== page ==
Saturday, October 6, 2012

God’s Hidden Purposes

I have been rereading some notes I took in the spring from James Dobson’s When God Doesn’t Make Sense. His words have been speaking to my heart in areas where I have been wrestling with God, and I hope they might speak to your heart as well...

“If you believe God is obligated to explain Himself to us, you ought to examine the following Scriptures. Solomon wrote in Proverbs 25:2: “It is the glory of God to conceal a matter.” Isaiah 45:15 states, “Truly you are a God who hides himself.” Deuteronomy 29:29 reads, “The secret things belong to the Lord our God.” Ecclesiastes 11:5 proclaims, “As you do not know the path of the wind, or how the body is formed in a mother’s womb, so you cannot understand the work of God, the maker of all things.” Isaiah 55:8-9 teaches, “For my thoughts are not your thoughts, neither are your ways my ways,” declares the Lord. “As the heavens are higher than the earth, so are my ways higher than your ways and my thoughts than your thoughts.”

Clearly, unless the Lord chooses to explain Himself to us, which often He does not, His motivation and purposes are beyond the reach of mortal man. What this means in practical terms is that many of our questions—especially those that begin with the word why—will have to remain unanswered for the time being...

The Apostle Paul referred to the problem of unanswered questions when he wrote, “Now we see but a poor reflection as in a mirror; then we shall see face to face. Now I know in part; then I shall know fully, even as I am fully known.” (1 Corinthians 13:12) Paul was explaining that we will not have the total picture until we meet in eternity. By implication, we must learn to accept that partial understanding...

I have found it common for those in crisis to feel great frustration with God. This is particularly true when things happen that seem illogical and inconsistent with what had been taught or understood. Then if the Lord does not rescue them from the circumstances in which they are embroiled, their frustration quickly deteriorates into anger and a sense of abandonment. Finally, disillusionment sets in and the spirit begins to whither...

Sooner or later, most of us will come to a point where it appears that God has lost control—or interest—in the affairs of people. It is only an illusion, but one with dangerous implications for spiritual and mental health. Interestingly enough, pain and suffering do not cause the greatest damage. Confusion is the factor that shreds one’s faith.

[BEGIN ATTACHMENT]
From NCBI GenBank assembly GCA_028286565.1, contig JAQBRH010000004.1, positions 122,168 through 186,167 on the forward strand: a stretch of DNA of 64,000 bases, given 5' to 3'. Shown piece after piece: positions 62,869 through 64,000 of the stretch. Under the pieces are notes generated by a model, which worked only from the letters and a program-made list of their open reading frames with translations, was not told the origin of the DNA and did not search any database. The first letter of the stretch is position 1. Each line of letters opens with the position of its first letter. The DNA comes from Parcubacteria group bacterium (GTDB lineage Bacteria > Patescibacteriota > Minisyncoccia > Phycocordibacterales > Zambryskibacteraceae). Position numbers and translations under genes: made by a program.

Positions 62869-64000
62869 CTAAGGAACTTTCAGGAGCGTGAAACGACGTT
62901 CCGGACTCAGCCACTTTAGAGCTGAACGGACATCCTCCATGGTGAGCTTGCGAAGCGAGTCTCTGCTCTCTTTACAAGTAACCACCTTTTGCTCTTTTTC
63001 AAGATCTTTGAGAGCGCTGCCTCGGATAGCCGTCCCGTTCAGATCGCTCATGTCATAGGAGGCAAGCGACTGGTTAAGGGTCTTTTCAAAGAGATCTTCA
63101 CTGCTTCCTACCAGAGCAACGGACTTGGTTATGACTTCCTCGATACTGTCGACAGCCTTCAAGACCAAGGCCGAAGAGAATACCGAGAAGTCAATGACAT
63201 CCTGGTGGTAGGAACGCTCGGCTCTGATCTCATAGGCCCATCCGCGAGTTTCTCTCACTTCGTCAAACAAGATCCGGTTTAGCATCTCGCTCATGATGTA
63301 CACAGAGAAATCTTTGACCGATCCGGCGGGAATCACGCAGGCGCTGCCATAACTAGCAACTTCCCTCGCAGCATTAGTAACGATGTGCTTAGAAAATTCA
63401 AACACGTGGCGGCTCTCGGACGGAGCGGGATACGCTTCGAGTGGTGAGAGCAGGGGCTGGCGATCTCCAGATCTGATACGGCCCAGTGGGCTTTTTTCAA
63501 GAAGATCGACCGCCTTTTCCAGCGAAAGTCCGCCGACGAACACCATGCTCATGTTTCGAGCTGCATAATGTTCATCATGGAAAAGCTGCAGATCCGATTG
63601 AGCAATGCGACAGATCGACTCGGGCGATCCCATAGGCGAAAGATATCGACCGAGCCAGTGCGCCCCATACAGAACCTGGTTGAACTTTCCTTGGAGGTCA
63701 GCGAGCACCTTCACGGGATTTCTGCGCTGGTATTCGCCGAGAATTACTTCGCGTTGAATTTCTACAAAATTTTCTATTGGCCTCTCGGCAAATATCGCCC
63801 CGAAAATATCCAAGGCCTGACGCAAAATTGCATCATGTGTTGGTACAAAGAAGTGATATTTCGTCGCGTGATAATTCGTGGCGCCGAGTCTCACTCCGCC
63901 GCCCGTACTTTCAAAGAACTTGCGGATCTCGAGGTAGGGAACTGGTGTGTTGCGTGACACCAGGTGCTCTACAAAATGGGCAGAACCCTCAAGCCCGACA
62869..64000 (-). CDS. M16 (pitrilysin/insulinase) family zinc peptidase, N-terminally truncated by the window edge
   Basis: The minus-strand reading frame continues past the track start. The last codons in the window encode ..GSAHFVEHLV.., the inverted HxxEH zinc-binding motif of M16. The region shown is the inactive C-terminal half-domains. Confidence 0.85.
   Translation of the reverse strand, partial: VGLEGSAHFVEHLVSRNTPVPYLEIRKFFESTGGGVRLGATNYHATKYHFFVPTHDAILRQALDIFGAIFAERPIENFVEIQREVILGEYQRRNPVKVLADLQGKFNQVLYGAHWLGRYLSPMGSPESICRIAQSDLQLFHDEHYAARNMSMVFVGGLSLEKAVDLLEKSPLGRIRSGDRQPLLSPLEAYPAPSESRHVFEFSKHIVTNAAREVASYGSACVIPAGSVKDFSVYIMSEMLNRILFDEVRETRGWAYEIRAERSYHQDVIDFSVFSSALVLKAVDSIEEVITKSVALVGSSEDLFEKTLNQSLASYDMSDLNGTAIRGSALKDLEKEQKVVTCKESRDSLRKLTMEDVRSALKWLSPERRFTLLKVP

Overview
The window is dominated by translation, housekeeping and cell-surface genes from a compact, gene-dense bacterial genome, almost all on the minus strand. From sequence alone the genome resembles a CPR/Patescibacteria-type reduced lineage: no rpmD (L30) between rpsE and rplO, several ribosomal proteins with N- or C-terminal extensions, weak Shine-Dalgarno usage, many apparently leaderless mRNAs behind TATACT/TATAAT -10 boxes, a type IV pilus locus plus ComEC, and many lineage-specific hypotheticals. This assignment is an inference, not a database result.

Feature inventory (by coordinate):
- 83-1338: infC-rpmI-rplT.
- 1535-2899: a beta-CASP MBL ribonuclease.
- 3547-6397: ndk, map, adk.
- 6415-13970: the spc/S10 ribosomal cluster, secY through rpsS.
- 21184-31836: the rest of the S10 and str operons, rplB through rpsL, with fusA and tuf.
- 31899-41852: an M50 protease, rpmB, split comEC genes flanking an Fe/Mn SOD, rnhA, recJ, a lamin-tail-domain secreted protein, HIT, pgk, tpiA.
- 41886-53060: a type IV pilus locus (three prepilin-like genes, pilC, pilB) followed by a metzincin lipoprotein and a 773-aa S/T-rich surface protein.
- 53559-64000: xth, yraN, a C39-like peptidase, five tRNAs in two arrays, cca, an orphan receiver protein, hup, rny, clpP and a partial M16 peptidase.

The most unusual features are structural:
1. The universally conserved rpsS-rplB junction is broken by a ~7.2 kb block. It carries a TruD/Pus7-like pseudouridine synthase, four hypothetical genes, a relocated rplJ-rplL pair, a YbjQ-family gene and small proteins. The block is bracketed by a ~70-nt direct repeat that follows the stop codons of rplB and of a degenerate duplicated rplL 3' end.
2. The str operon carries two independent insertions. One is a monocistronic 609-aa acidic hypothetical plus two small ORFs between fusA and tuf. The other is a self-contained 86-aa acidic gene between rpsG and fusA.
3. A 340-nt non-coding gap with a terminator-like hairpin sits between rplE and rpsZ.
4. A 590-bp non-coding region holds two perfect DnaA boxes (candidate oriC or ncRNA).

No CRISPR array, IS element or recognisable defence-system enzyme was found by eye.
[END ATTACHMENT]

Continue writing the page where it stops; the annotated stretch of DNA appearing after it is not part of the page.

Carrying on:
The human spirit is capable of withstanding enormous discomfort, including the prospect of death, if the circumstances make sense...

The key word here is expectations. They set us up for disillusionment. There is no greater distress in human experience than to build one’s entire way of life on a certain theological understanding, and then have it collapse at a time of unusual stress and pain...

Job’s greatest anguish was that God was hidden from him (Job 23:2-9)

David experienced similar times of distress: “How long will you hide your face from me?” (Psalm 13:1)

My concern is that many believers apparently feel God owes them smooth sailing or at least a full explanation (and perhaps an apology) for the hardships they encounter. We must never forget that He, after all, is God. He is majestic and holy and sovereign. He is accountable to no one. He is not an errand boy who chases the assignments we dole out. He is not a genie who pops out of the bottle to satisfy our whims. He is not our servant—we are His. And our reason for existence is to glorify and honor Him. Even so, sometimes He performs mighty miracles on our behalf. Sometimes He chooses to explain His action in our lives. Sometimes His presence is as real as if we had encountered Him face to face. But at other times when nothing makes sense—when what we are going through is “not fair”, when we feel all alone in God’s waiting room—He simply says, “Trust me!”

As long as I know He loves me and He never makes a mistake, why should I not be content to rest in His protection?